churn and manipulate data to create numerical scenarios describing
the condition of a project or agency. An important distinction
between reporting software such as the dashboard tools and data
cubes like Essbase are that data cubes are used to drill through
raw data to create the reports that dashboards typically
display.


Currently, statistical analysis software such as Crystal Ball is
not a feature in Essbase 9, but rather complements its
capabilities. That's probably one of the reasons Hyperion
recently purchased Decisioneering, the company that makes Crystal
Ball.


According to Hyperion, Essbase can use more than 250
sophisticated algorithms out of the box, with extensible analytics
and procedural calculations built on centralized logic and business
rules. The software is user-friendly and logically constructed. In
seconds I was able to conduct Net Present Value and Rate of Return
on a mock set of data. Essbase 9 has time series algorithms that
track moving minimum, maximum and average inventory levels. It also
has statistics and data-mining features to help predict metrics
like department purchasing behavior based on a variety of pricing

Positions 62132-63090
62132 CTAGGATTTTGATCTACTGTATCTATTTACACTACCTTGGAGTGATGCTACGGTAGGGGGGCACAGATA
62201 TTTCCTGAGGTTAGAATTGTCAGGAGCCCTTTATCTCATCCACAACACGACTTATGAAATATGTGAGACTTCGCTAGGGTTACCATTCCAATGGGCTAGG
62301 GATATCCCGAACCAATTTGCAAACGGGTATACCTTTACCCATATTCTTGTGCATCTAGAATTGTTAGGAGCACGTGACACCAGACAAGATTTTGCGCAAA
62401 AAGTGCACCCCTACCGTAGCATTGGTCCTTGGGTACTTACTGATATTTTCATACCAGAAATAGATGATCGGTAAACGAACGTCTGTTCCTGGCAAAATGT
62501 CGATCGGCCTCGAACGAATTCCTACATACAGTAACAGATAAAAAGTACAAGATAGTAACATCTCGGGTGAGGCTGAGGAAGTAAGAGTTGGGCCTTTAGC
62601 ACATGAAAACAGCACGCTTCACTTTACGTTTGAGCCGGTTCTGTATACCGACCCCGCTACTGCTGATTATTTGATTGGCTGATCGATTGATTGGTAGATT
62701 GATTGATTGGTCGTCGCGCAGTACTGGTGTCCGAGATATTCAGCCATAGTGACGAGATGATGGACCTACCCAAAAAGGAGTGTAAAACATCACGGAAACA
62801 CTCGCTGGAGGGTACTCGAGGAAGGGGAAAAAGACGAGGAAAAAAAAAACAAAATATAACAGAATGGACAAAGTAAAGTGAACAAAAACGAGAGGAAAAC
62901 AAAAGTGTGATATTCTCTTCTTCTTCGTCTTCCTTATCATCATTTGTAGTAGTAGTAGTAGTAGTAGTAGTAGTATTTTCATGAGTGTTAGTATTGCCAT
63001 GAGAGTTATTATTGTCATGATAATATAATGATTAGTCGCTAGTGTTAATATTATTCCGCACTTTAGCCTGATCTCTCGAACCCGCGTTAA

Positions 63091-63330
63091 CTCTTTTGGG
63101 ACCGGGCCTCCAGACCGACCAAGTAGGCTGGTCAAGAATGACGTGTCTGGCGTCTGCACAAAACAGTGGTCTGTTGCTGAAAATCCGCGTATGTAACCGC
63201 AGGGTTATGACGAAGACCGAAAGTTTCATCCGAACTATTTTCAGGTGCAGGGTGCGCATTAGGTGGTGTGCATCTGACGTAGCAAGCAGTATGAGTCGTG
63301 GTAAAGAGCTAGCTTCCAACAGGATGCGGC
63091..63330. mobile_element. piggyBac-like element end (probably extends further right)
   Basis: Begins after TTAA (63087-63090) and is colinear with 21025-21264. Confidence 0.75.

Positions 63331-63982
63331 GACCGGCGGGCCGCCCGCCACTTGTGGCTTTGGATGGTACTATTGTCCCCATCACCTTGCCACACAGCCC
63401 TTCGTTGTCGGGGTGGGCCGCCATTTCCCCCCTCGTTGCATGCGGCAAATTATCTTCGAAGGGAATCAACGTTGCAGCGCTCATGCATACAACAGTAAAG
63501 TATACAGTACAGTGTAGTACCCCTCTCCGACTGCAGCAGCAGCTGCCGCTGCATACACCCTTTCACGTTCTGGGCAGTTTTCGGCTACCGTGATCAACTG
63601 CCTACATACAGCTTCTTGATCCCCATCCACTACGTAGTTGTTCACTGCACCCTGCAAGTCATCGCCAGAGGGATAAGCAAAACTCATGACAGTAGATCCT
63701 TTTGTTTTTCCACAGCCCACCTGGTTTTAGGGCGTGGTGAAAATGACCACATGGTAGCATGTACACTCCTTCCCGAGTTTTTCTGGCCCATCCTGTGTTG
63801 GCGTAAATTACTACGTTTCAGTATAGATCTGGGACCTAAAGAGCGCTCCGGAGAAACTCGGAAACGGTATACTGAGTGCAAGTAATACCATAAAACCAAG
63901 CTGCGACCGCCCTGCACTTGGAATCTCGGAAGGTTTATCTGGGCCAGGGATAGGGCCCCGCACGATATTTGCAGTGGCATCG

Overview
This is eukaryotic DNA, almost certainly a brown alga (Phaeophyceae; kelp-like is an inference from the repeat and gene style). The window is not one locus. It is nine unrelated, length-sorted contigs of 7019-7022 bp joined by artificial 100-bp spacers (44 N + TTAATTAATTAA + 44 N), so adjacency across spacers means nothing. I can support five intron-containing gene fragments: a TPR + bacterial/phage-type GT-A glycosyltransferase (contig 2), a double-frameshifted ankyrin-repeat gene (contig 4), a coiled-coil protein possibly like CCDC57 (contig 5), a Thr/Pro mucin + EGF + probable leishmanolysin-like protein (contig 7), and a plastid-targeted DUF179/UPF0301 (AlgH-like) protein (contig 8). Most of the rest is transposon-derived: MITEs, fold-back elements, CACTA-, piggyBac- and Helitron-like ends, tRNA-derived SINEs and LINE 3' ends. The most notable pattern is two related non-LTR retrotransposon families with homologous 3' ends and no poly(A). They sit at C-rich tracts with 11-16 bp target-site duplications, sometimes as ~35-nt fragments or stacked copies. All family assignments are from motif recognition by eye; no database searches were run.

and promotional strategies.


Essbase's pricing is complex because it depends upon your
enterprise size and needs. The typical base price is $50,000, but
it can exceed $1 million as well. However, out of all the programs
in this review we found Essbase the most important for your agency.
It performs well, and the newly elevated reporting graphics make it
even more versatile. Most important, it's easy to use.



GCN Lab Review: Microsoft Excel 2007


Pros: Universal application with improved
graphics and Web support

Cons: Can be time-consuming to create complex
business models


Performance: A

Functionality: A

Price: A-

Ease of use: A-

Overall importance: A


Contact:

Microsoft Corp.

(800) 765-7768

http://www.microsoft.com


Some people might hate to hear it, but perhaps the most pivotal
business application in financial history is Microsoft Excel.
What's more, Microsoft has made leaps and bounds with the
recent release of Excel 2007, as part of the Office Enterprise
2007.


As with all the new Office applications, the most noticeable
difference between the old and new versions of Excel is in the
layout of the tabs, icons and toolbars, as well as the look and
feel of the application.


Although Microsoft claims that the learning curve of the Office
suite could average two to three weeks, I got up to speed in about
two hours. A lot of this is attributed to the restyling and
configuration of Excel '07 which includes a graphical ribbon
across the top of the window that displays the tools that once lay
hidden in older versions of the application.


As this review emphasizes, Excel is not only the place where